This raises even more delicate questions, such as; is the scheme really serious, and what are its real aims?
The ideology behind Guardianship
It is unacceptable that campaigners for tenants’ right have ended up encouraging the use of the Guardianship scheme, a scheme that is threatening to become the norm, and which has already created an underclass of renters with severely curtailed rights, who live in miserable and legally dubious conditions.
It is dangerous that housing campaigners and charities have accepted uncritically the ideology that the poor should be ‘grateful’ for substandard accommodation because they have no choice but the street. If this ideology is normalised, all landlords will adopt it, and most of us will end up living in slums if not actively homeless.
It is also unacceptable that housing campaigners and charities dismiss the past issue of workfare (unpaid work for one’s benefits) and the ongoing issue of modern day slavery (unpaid work for substandard accommodation) at the Synergy Centre – and refuse to criticise the underlying right wing ideology.
As Brighton Benefits Campaign has discovered, both the Synergy Centre and Space Mates consistently conceptualise the unemployed and homeless people as idle poor, and suggest that these people need to be stimulated into being ‘productive’ and ‘industrious’ and to engage in ‘meaningful’ activity:
“By volunteering and getting involved in the running of the Centre, guardians will benefit by adding value to their lives and providing themselves with meaningful occupation of their time and being members of a supportive and industrious team”
“In particular, Synergy will seek to develop ways of tackling the unemployment trap and poverty trap… particularly how to develop or maintain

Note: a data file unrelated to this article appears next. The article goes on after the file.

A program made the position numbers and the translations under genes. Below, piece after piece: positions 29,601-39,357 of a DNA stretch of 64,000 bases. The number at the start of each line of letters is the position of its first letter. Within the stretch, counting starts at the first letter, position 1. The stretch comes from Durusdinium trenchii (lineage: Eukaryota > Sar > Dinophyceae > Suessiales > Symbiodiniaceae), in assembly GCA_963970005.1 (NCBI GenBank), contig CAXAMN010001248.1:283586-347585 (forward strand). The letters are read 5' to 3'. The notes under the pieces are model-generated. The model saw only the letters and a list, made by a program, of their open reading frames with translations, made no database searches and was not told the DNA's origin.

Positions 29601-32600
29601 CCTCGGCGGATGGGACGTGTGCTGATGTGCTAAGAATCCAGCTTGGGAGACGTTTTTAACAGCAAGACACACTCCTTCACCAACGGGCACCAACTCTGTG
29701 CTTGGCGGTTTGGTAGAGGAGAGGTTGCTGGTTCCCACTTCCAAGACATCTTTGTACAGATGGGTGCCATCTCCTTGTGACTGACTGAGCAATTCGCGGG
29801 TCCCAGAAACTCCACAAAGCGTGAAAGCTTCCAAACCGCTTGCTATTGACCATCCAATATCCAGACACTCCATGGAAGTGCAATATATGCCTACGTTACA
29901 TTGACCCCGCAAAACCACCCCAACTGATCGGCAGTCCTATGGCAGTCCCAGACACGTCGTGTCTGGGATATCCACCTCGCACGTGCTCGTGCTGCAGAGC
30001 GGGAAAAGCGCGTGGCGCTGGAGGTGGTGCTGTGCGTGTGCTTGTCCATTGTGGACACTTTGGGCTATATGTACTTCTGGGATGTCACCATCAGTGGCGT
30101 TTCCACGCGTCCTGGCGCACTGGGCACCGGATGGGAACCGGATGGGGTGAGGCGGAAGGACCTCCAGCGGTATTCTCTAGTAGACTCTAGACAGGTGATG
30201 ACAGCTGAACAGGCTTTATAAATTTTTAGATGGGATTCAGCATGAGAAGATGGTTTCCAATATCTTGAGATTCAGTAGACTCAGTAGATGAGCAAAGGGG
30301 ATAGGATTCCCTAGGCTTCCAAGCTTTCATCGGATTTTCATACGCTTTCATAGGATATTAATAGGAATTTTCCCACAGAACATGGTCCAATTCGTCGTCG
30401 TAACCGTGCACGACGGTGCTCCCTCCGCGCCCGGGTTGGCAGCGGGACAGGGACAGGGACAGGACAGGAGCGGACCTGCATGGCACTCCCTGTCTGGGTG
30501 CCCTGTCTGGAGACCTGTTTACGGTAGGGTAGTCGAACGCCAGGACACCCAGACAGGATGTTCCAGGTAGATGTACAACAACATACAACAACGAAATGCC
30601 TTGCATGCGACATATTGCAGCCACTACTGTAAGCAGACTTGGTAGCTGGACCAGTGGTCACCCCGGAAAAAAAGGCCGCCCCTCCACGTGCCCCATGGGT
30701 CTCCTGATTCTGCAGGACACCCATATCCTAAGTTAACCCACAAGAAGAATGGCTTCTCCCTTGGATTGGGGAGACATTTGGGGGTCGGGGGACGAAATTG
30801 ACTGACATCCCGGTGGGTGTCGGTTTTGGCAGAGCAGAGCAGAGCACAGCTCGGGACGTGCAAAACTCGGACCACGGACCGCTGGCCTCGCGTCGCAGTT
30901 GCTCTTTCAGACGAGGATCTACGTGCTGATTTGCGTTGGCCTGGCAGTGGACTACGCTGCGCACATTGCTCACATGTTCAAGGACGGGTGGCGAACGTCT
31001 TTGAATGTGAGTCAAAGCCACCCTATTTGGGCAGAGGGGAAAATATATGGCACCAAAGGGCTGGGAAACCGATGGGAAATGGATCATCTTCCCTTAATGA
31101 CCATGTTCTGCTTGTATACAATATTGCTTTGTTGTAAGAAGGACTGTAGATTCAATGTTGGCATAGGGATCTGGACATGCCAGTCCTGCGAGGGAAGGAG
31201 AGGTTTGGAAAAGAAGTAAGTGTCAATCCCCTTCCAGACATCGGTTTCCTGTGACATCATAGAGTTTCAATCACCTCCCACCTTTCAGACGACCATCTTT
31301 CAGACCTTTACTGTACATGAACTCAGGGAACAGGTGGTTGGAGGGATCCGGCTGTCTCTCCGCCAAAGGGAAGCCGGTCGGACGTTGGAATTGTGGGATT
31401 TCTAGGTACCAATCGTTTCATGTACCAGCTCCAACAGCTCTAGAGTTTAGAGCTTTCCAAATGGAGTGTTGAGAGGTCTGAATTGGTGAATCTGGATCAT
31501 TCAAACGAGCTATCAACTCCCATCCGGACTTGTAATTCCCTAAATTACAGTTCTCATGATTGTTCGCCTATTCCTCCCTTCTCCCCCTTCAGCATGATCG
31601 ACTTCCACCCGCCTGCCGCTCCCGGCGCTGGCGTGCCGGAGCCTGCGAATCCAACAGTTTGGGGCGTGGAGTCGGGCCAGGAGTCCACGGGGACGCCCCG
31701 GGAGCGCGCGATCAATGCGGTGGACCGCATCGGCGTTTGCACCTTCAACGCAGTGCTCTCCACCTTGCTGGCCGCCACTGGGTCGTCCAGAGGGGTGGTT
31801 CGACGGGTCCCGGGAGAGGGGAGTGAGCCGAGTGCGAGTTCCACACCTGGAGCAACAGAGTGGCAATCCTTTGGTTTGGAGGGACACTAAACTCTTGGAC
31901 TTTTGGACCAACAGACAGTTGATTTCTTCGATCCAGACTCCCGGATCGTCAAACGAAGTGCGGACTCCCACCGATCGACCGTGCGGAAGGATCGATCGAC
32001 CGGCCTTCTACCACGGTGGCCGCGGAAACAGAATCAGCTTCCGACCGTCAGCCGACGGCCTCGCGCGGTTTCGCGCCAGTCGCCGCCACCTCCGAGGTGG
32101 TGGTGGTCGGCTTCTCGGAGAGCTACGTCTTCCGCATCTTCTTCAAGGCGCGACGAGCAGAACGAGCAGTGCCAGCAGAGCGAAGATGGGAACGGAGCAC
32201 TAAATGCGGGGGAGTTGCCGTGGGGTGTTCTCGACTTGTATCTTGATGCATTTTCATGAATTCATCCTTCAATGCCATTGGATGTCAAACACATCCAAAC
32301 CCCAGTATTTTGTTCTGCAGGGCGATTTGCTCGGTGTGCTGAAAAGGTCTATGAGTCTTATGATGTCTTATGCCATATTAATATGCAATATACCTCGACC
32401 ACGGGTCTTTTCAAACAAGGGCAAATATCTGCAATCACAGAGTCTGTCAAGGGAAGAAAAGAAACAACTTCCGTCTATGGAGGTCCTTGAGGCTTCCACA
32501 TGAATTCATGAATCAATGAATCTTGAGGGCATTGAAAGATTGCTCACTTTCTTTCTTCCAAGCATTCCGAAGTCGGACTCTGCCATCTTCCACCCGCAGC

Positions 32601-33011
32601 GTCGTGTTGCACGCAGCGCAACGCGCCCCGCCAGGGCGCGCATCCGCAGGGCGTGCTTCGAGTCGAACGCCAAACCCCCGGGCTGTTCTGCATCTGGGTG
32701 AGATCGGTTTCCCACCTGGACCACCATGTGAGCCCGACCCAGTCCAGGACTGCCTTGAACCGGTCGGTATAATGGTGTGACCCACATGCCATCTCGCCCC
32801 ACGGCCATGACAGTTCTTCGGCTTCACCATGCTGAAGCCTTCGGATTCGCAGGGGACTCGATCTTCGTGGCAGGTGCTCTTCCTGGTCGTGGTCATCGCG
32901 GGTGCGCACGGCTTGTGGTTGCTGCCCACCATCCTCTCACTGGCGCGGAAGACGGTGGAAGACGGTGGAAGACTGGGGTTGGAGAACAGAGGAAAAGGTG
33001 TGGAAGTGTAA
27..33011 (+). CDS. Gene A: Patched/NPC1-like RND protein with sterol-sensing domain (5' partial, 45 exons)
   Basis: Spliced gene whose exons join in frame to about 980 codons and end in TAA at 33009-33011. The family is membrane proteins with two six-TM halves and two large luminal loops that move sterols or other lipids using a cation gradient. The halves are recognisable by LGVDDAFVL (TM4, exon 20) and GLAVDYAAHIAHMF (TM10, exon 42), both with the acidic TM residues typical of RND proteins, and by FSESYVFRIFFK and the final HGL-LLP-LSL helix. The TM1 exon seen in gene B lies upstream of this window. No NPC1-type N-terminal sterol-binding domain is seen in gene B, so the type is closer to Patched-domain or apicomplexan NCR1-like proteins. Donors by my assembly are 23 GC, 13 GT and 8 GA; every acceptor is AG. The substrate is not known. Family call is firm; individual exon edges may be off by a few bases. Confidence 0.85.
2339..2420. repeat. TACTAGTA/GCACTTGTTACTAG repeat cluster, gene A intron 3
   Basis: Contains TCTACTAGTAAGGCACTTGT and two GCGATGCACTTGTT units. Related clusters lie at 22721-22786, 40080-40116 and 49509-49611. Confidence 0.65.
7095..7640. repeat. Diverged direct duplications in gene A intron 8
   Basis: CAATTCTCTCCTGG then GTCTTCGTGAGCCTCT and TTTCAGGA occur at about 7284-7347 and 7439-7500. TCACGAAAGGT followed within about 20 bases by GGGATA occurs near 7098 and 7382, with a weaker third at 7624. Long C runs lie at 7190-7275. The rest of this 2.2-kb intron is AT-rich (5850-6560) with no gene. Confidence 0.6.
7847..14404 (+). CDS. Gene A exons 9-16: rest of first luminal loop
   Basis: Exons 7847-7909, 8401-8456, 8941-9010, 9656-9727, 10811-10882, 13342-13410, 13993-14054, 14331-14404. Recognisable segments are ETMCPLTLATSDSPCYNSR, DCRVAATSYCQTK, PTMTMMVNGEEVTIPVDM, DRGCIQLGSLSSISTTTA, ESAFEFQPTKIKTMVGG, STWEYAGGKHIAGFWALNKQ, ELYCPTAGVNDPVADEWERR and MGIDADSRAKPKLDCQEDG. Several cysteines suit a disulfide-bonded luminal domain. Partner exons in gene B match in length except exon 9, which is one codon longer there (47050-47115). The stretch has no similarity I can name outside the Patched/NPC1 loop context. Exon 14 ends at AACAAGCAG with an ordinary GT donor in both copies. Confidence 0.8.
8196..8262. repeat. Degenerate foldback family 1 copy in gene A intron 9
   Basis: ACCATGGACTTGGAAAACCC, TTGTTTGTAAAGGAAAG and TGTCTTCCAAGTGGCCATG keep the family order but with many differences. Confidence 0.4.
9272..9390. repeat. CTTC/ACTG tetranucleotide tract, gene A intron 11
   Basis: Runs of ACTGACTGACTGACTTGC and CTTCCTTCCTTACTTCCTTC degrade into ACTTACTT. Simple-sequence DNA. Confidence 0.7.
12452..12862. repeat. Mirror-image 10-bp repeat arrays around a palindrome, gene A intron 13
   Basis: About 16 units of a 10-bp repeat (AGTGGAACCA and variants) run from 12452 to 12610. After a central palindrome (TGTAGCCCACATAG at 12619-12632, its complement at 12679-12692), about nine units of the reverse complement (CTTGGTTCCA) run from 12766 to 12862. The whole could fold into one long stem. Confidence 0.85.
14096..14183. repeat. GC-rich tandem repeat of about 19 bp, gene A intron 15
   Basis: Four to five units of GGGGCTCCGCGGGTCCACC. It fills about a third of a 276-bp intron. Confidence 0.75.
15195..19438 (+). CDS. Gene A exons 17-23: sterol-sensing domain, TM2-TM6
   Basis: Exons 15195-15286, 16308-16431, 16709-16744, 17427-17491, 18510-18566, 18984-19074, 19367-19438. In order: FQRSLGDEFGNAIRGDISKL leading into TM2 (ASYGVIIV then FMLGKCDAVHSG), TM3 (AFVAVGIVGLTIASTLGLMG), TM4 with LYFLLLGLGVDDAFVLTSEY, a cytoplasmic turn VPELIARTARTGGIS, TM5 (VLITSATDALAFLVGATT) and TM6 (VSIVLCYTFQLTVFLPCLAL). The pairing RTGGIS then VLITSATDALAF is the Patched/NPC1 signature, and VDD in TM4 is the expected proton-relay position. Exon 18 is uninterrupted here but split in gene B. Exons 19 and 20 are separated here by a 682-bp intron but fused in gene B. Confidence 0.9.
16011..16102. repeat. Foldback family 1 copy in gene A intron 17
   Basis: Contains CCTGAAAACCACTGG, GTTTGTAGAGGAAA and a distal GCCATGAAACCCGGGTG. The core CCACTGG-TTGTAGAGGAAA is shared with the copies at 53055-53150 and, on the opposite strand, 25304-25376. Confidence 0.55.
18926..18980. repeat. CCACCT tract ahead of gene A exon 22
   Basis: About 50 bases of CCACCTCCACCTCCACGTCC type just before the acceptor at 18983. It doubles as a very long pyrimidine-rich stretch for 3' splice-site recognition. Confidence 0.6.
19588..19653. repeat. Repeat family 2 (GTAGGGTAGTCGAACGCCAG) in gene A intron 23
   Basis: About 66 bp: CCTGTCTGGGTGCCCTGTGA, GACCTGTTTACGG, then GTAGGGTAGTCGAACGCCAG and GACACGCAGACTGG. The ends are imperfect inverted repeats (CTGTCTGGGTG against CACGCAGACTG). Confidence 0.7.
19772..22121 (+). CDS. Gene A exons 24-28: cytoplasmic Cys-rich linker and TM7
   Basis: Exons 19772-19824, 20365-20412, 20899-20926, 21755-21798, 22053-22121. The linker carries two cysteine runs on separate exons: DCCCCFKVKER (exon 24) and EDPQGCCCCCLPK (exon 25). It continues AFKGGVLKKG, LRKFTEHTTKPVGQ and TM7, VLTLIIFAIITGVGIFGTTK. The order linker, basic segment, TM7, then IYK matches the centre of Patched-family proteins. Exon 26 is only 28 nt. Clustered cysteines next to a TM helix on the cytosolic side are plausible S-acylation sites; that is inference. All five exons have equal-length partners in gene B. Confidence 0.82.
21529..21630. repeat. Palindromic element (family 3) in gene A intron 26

the necessary motivation and work ethic required to remain an active and productive member of society, even when access to paid employment may
be limited by the economic circumstances.”
Productive… for whom?
We can understand why councils might embrace any scheme which gets homeless people off the streets and out of sight. Brighton and Hove City Council have made it clear where it stands with its pledge to clear the streets, police harrassing rough sleepers and the introduction of PSPOs to criminalise the homeless.
But real campaigners for rights should be asking the crucial question: Who gains from guardianship and who loses?
Space Mates’ guardianship licence application form makes it quite clear. Guardians will be expected to pay rent (license fee) for a ‘pod’ in a shared space, without enjoying tenants’ rights. They will be expected to work without pay for the privilege.
Far from being a charitable exercise, such guardianship schemes provide cheap security for owners of empty properties, and often considerable profit for those operating them. These schemes attack housing and employment rights, and represent a further assault on squatting. We have to oppose them.